Posted on: 1st July 2019
Terry & Liz McCoy are just finishing their formal service with CMS. Here Liz looks back on one aspect of their work with trauma amongst the Aboriginal community in the Northern Territory.
When Terry and I arrived in Angurugu on Groote Eylandt in January 2012, we were struck by the trauma that people regularly experience in the community, and the need for the church to find a way to give pastoral care in this situation. Many were suffering with mental health problems without much support, and the wonderful clinic staff were often overstretched.
It was a privilege to be able to join the Aboriginal lay leader, Gayangwa Lalara, now ordained deacon, as she visited and prayed with people in her and their language. Those at the Aged Care Centre suffered from various diseases. Others were beginning a journey of following Christ as she visited them in their homes to take them through baptism classes. Gayangwa had once been professionally employed to work with those suffering from addictions. I learned much from her.
When I returned to Darwin and started teaching Certificate IV courses in Pastoral Care at Nungalinya College to church leaders, it was good to be able to invite visiting speakers with expertise in various areas, including Indigenous staff from Anglicare, who gave a day’s training on suicide prevention.
I witnessed the huge impact these students had when, after concentrated preparation time, they spent a day at Darwin hospital with the chaplains, visiting Aboriginal patients. Because of their language skills and relationships, they were able to provide so much comfort and practical support in such a short time.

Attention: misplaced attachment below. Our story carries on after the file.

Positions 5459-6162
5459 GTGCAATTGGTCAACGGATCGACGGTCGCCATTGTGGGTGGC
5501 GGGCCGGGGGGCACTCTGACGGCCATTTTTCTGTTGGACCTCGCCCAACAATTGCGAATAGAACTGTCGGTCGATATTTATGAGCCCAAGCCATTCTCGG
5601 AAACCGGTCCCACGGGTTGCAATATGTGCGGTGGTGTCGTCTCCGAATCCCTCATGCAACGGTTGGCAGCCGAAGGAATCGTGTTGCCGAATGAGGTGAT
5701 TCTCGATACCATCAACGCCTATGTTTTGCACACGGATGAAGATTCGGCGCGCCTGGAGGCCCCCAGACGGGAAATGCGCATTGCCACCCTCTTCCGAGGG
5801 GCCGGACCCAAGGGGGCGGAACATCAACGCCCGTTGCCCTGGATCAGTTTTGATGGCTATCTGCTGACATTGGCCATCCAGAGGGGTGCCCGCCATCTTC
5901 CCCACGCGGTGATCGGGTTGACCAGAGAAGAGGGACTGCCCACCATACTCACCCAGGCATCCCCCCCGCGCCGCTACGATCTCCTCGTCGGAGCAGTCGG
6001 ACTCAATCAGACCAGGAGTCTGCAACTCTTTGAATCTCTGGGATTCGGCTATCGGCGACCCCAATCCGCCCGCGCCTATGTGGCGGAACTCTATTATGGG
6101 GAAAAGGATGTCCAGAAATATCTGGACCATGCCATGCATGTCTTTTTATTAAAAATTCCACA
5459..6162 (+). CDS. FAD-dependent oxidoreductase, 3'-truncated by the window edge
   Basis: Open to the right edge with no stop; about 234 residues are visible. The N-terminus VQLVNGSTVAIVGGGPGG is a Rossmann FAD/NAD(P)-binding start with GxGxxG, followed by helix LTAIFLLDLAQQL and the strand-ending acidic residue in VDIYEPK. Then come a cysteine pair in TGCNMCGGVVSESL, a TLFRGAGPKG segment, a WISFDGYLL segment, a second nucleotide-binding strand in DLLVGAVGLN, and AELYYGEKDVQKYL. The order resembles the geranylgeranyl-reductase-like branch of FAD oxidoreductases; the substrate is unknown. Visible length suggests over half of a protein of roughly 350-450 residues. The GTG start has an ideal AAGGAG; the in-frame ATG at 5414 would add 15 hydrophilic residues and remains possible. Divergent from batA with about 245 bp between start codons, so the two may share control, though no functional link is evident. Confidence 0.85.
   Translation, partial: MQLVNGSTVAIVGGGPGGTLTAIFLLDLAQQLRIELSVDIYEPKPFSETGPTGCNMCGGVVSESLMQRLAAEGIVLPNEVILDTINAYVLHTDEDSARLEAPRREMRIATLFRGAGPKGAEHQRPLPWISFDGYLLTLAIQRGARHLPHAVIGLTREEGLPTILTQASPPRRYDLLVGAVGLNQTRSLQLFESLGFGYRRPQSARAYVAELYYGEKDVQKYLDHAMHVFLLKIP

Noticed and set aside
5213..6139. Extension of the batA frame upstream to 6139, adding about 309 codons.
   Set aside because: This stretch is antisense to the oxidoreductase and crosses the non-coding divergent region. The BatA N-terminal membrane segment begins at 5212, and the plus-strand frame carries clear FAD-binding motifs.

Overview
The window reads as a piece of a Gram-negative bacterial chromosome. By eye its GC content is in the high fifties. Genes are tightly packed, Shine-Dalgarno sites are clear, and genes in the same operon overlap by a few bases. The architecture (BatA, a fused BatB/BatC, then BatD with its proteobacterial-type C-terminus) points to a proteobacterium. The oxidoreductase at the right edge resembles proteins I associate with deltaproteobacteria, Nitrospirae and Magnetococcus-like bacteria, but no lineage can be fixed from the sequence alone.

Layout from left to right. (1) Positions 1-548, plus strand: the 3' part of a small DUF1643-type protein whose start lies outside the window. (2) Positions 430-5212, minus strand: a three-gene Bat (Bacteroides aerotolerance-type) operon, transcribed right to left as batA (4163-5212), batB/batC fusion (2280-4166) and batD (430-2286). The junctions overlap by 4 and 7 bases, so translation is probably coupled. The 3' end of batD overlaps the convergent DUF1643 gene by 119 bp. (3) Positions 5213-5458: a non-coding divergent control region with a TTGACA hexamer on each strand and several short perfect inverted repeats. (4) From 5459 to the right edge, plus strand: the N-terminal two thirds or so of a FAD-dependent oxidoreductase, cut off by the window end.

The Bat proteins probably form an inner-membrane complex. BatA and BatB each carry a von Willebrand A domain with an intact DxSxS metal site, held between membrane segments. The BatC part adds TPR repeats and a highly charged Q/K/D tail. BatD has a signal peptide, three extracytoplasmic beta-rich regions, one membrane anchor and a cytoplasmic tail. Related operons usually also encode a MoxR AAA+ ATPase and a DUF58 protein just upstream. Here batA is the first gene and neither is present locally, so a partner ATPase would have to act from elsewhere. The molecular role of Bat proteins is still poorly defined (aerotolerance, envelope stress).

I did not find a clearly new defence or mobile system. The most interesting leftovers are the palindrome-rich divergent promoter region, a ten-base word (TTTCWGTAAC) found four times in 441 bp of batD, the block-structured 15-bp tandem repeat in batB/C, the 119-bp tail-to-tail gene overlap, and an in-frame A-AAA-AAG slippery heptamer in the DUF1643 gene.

On our return to live again in the remote community of Angurugu in September 2016, we trialled a version of some Christian courses produced by the American Bible Society called ‘Healing the Wounds of Trauma, How the Church Can Help.’  The course uses stories that present what the Bible and mental health principles teach about how people heal from trauma.
The material was always intended to be used locally by local leaders, so we were thrilled when one of the younger church leaders, Violet Huddleston from Bickerton Island, asked if she could train to run groups herself. She had completed the healing group with us and was convinced that this could really help to heal the heart wounds experienced by people in her community.
Violet and another church leader from a different community, Miriam Numamurdirdi, joined us for training at Nhulunbuy with Valarie Johnson, Wycliffe USA, who had trained us in Darwin. This year, with support from CMS missionary Kate Beer, Violet and Miriam are running small healing groups in three different communities, for their people who live daily in the midst of trauma.
Although the McCoys have finished their service with CMS in North Australia, new CMS missionaries like Matt and Lisa Pearson have gone to serve in the same region. You can go to the CMS website and support this ministry now here.
 To learn more about this course, see http://thi.americanbible.org/about-thi/our-approach